It offers next-level skin brightening in a bottle.
For years, skincare experts and dermatologists have waxed poetic about the benefits of antioxidants. While they've earned superstar status for their ability to protect the skin from the damaging effects of pollution, blue light, and UV rays, the more familiar ones, like vitamin C, green tea, resveratrol, and niacinamide, are the ones most of us reach for. But one of the most potent antioxidants is kept somewhat under wraps. Enter: ferulic acid.
Recently, ferulic acid has been getting serious attention. In a world of confusing antioxidant jargon, this cult-classic ingredient is beloved for limiting photodamage and premature aging, making it a skincare favorite for brightening and wiping away discoloration. We tapped the experts for the backstory on ferulic acid — and everything you need to know about it and why you’ll want to incorporate it into your skincare routine stat.
What Is Ferulic Acid?
While the word acid may be off-putting and sound like a skincare no-no, ferulic acid — which is derived from the cell walls of plants — works well on the red and pink undertones in the skin and prevents them from showing on the surface skin level. "It also improves the look of dull skin and reduces the appearance of hyperpigmentation," says Tara Adashev, APRN, a registered nurse practitioner at Neinstein Plastic Surgery.
Plus, ferulic acid seems to have both anti-inflammatory and photoprotective properties. “It is often used in serums and creams due to its potential to enhance the stability and effectiveness of other antioxidants, such as vitamins C and E," Marisa and Adriana Martino, licensed estheticians and co-founders of SKINNEY Medspa, say.
And, "as an antioxidant, ferulic acid helps to repair and protect damaged skin cells," says Roberta Del Campo, MD, a board-certified dermatologist and the founder of Del Campo Dermatology. "Two of my favorite skincare products that incorporate ferulic acid include Babor Power Serum Ampoule Ferulic Acid Serum, which is clear — ferulic acid at high concentrations can leave a tint to the skin — and SkinCeuticals CE Ferulic."
How Ferulic Acid Benefits the Skin
Ferulic acid can help decrease the look of fine lines and wrinkles, improve brown spots, and protect skin from environmental damage. How? It fights reactive oxygen species, which can create inflammation and cause DNA damage, according to Kseniya Kobets, MD, a board-certified dermatologist and director of cosmetic dermatology at Montefiore Advanced Care.
By shielding the skin from free radicals, ferulic acid can maintain the skin quality and its supply of collagen and elastin to keep it healthy and supported and prevent the signs of premature aging.
Plus, using ferulic acid on the skin consistently decreases inflammation to help prevent breakouts. And you can use the ingredient on areas with redness, post-inflammatory hyperpigmentation, and even brown patches related to melasma.
Who Should Use It?
Most skin types can benefit from using ferulic acid daily, especially those dealing with or concerned with hyperpigmentation, sun damage, and overall signs of aging.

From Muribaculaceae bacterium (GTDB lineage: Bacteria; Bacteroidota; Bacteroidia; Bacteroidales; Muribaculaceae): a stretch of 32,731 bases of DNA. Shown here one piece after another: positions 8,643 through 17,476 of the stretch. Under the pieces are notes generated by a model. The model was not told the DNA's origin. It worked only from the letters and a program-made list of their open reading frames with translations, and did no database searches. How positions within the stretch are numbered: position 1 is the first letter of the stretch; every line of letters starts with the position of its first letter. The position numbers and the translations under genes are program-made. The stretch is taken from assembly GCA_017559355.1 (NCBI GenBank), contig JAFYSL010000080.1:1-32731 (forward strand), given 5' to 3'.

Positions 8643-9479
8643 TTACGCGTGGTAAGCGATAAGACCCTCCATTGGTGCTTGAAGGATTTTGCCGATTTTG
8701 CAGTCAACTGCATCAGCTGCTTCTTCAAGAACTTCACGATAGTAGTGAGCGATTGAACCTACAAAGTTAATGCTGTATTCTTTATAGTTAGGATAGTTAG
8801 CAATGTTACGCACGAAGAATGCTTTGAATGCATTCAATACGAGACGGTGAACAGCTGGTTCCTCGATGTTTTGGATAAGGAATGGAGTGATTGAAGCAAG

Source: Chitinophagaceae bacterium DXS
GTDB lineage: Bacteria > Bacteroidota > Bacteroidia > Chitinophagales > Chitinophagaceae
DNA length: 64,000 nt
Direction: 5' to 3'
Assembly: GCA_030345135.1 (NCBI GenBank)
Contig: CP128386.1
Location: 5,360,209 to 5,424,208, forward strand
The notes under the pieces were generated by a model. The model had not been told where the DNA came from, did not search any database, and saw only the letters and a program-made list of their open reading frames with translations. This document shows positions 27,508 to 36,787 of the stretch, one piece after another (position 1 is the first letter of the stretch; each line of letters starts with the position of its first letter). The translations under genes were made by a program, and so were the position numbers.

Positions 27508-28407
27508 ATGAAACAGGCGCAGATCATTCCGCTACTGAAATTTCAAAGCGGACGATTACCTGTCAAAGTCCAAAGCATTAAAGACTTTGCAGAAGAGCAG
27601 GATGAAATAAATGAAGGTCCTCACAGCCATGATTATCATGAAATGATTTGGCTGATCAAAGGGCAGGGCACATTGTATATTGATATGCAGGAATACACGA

But some antioxidants may not be compatible with certain skin types, so tread lightly if you have eczema, rosacea, psoriasis, sensitive skin, or allergies to foods with ferulic acid. If there is any sensitivity to the ingredient, such as dryness or burning, refrain from using it, says Adashev.
How to Work Ferulic Acid into Your Skincare Routine
Adding ferulic acid to your daily skincare routine is easy: Most ferulic acid products are also formulated with other antioxidants for effortless application.
However, it is important to wear sunscreen with ferulic acid (as is the case with all skincare ingredients, to be fair), and it pairs especially well with vitamins C and E. "We know that ferulic acid can boost the effectiveness of sunblock by raising the SPF when used in tandem with those two vitamins," says Dr. Del Campo. Resveratrol is another skin-friendly ingredient that plays nicely with ferulic acid—you can find the ingredients combined in The Ordinary Resveratrol 3% + Ferulic Acid 3%.
Not every skincare ingredient is ideal to combine with ferulic acid; some, namely exfoliating acids, should be limited if you’re using ferulic acid. “They can alter the existing pH and make ferulic acid less effective,” Dr. Del Campo says. (One exception is lactic acid; you can find the pairing in Kiehl's Ferulic Brew Antioxidant Facial Treatment with Lactic Acid.)
Meanwhile, to max out the anti-aging benefits, mixing retinol with ferulic acid is considered safe, and you can even find skincare products that contain both, such Dr. Dennis Gross Skincare Advance Retinol + Ferulic Texture Renewal Serum.
Still, when looking for a good skincare product with ferulic acid for skin, Dr. Del Campo suggests one with ferulic acid within the 0.5% to 1% range. The best way to find a serum or moisturizer with ferulic acid is to look at the ingredient list on the back of the bottle and ensure it appears towards the top. Also, opt for those in packaging that protects against light and air exposure, since ferulic acid can oxidize.
With antioxidants, it may be hard to see improvements in the skin right away; Dr. Kobets estimates that once you start using ferulic acid, it can take several weeks to months to see results, depending on the degree of sun damage and pigment to the skin. The upside? They'll be worth the wait.
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